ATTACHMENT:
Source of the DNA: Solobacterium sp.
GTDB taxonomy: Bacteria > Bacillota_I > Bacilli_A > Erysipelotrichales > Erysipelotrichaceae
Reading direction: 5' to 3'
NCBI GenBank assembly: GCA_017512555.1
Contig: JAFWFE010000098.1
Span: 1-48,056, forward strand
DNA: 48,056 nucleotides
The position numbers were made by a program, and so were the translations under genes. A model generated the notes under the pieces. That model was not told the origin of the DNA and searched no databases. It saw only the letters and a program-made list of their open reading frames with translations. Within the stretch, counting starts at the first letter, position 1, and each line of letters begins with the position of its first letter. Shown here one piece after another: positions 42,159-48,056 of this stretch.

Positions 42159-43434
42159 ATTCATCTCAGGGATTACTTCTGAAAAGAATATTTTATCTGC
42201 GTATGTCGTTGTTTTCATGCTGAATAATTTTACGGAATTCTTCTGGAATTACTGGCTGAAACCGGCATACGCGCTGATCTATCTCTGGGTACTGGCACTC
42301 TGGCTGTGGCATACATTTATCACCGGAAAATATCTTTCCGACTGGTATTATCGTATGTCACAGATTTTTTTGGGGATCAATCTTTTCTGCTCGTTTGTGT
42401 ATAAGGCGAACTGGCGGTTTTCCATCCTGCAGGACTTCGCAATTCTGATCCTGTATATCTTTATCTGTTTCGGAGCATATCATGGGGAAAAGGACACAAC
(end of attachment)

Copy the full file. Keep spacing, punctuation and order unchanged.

Source of the DNA: Solobacterium sp.
GTDB taxonomy: Bacteria > Bacillota_I > Bacilli_A > Erysipelotrichales > Erysipelotrichaceae
Reading direction: 5' to 3'
NCBI GenBank assembly: GCA_017512555.1
Contig: JAFWFE010000098.1
Span: 1-48,056, forward strand
DNA: 48,056 nucleotides
The position numbers were made by a program, and so were the translations under genes. A model generated the notes under the pieces. That model was not told the origin of the DNA and searched no databases. It saw only the letters and a program-made list of their open reading frames with translations. Within the stretch, counting starts at the first letter, position 1, and each line of letters begins with the position of its first letter. Shown here one piece after another: positions 42,159-48,056 of this stretch.

Positions 42159-43434
42159 ATTCATCTCAGGGATTACTTCTGAAAAGAATATTTTATCTGC
42201 GTATGTCGTTGTTTTCATGCTGAATAATTTTACGGAATTCTTCTGGAATTACTGGCTGAAACCGGCATACGCGCTGATCTATCTCTGGGTACTGGCACTC
42301 TGGCTGTGGCATACATTTATCACCGGAAAATATCTTTCCGACTGGTATTATCGTATGTCACAGATTTTTTTGGGGATCAATCTTTTCTGCTCGTTTGTGT
42401 ATAAGGCGAACTGGCGGTTTTCCATCCTGCAGGACTTCGCAATTCTGATCCTGTATATCTTTATCTGTTTCGGAGCATATCATGGGGAAAAGGACACAAC